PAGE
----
| COLLEAGUES REMEMBER LARRY LAMOTTE
following are remembrances from former and present newspeople
MEMORIAL SERVICE HELD IN ATLANTA
- FUNERAL PLANNED IN WASHINGTON D.C.FUND TO HELP THE
LAMOTTE CHILDREN IS SETUP
A Memorial service was held for
Larry LaMotte this past Friday at Haygood Memorial United
Methodist Church in Atlanta.
The Ryan and Krysta LaMotte
c/o Peggy Orson
3414 Peachtree Street NE
Atlanta, Ga 30326
FUNERAL SERVICES ARE PLANNED
IN WASHINGTON D.C. for 11am Saturday, June 21 at...Hillsboro
United Methodist Church at Purcellville, VA
Internment of his ashes will immediately follow at the
--Any friends or colleagues of Larry's who wish to attend
will be welcome.
Messages to Larry's mother may be sent to ...
Mrs. Clyde LaMotte
c/o Kay Bernier
1001 E. Beech Rd.
Sterling, VA 20164
Cards and condolences can be
sent to Sandee, Ryan and Krysta ...
420 Melrose Ave.
Decatur, GA 30030
From Jo LeGood
It's funny because I hadn't seen Larry in a couple of years,
but he was never that far from my thoughts. At times in my
life where Larry had once offered a little of his wisdom,
I would find myself from time to time remembering things he
had said or shared with me, and wonder what he was up to.
I will always remember Larry as great journalist, a teacher,
and a friend. Larry always worked for excellence in journalism,
and stood for the very things that journalism always used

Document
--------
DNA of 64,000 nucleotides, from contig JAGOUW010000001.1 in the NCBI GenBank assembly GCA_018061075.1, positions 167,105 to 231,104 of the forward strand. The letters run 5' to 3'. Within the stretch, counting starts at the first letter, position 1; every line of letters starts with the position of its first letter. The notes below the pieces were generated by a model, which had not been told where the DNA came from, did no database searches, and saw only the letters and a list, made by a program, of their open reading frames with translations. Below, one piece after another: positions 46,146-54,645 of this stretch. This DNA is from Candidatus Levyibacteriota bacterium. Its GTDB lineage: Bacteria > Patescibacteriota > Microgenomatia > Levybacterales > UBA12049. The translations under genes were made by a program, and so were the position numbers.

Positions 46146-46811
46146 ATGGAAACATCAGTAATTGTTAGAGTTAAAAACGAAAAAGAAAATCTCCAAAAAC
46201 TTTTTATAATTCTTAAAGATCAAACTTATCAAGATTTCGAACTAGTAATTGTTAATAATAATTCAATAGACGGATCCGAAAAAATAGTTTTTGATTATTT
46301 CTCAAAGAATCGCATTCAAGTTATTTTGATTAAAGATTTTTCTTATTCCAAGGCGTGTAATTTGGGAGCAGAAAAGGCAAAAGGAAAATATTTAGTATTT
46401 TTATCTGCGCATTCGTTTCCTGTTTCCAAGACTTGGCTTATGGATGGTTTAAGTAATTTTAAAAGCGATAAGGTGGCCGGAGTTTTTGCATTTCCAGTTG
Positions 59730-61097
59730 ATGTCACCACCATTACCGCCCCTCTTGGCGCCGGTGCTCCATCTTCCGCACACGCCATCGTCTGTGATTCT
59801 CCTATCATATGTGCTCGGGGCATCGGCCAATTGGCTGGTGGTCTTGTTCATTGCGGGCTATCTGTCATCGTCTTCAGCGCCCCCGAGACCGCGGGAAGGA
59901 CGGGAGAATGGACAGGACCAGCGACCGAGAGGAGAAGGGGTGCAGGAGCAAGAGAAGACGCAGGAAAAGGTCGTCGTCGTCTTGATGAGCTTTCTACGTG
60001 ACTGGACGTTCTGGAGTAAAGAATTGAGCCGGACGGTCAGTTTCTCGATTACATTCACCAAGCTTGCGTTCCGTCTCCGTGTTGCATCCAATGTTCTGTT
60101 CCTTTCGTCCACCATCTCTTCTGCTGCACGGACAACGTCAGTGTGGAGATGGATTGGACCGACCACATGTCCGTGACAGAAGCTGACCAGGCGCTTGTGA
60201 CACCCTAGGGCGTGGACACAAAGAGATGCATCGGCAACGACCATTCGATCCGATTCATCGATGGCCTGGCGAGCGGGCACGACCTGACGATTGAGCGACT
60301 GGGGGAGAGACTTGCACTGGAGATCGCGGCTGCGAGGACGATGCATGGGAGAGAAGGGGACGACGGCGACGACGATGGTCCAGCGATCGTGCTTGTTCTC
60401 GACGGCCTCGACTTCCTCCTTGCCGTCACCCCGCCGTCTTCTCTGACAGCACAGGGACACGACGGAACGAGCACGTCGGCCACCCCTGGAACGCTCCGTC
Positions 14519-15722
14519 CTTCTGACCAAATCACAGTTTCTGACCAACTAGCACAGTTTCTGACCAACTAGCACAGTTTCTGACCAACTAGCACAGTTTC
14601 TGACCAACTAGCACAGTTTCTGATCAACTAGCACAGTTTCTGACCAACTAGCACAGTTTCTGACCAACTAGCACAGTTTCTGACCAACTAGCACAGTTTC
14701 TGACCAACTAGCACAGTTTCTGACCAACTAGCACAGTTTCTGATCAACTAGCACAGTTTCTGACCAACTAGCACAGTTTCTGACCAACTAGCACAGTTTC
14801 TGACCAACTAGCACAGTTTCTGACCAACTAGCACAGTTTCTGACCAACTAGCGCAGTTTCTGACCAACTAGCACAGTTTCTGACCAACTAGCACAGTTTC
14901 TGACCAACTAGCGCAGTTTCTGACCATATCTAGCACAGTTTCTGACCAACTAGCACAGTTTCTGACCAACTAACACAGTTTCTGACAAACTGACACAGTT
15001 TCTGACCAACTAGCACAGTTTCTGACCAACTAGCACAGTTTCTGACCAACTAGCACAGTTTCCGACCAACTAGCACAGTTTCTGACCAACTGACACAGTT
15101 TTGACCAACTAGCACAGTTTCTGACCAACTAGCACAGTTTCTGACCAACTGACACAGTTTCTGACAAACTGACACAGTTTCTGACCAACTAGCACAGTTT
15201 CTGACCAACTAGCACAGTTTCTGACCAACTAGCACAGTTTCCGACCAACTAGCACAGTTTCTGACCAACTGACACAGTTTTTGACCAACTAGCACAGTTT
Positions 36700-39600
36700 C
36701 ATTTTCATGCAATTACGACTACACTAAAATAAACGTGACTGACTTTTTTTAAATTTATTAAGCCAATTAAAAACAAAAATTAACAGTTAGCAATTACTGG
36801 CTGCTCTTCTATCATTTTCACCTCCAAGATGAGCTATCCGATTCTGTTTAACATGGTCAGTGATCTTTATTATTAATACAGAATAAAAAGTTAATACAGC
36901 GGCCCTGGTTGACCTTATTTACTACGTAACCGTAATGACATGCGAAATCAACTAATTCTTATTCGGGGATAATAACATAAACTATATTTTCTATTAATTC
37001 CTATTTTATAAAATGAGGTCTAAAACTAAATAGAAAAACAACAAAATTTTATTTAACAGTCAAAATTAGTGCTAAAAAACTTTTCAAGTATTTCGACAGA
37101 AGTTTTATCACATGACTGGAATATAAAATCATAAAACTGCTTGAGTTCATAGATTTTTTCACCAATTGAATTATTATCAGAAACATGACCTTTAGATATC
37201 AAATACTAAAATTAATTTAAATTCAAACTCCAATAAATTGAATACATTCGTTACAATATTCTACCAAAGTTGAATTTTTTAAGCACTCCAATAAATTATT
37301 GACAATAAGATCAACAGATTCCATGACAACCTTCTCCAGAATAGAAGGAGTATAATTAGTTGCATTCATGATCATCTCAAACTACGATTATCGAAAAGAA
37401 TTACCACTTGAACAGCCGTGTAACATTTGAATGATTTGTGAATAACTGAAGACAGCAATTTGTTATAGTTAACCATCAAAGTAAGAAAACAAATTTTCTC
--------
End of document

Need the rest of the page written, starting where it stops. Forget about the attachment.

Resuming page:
to be about: integrity, honesty, good reporting...perfection.
Larry was always the one to take us baby journalists under
his wing, and patiently show us how things should be done,
and shared with us his experience, without expecting anything
in return. I was always impressed with his willingness to
teach and to share, and he never belittled anyone in the process.
But more than a great journalist, Larry a teacher, a counselor,
a friend who always had such a positive outlook on life. It
was impossible to be negative around Larry, no matter how
hard you tried. He often shared his little "Larryisms"
with you, and made you see another side to the issue. I remember
there were times when Larry would "hover" at my
desk and want to share something he was thinking about - usually
something pretty deep and philosophical - and at times you
wouldn't want to hear it because you were busy - but then
later, you would really think about what he said, and what
he shared, and I was always thankful for that.
For many of the years I worked with Larry, my office was
next to his, and we were often the first to arrive in the
mornings. It was so nice to start the day off with such a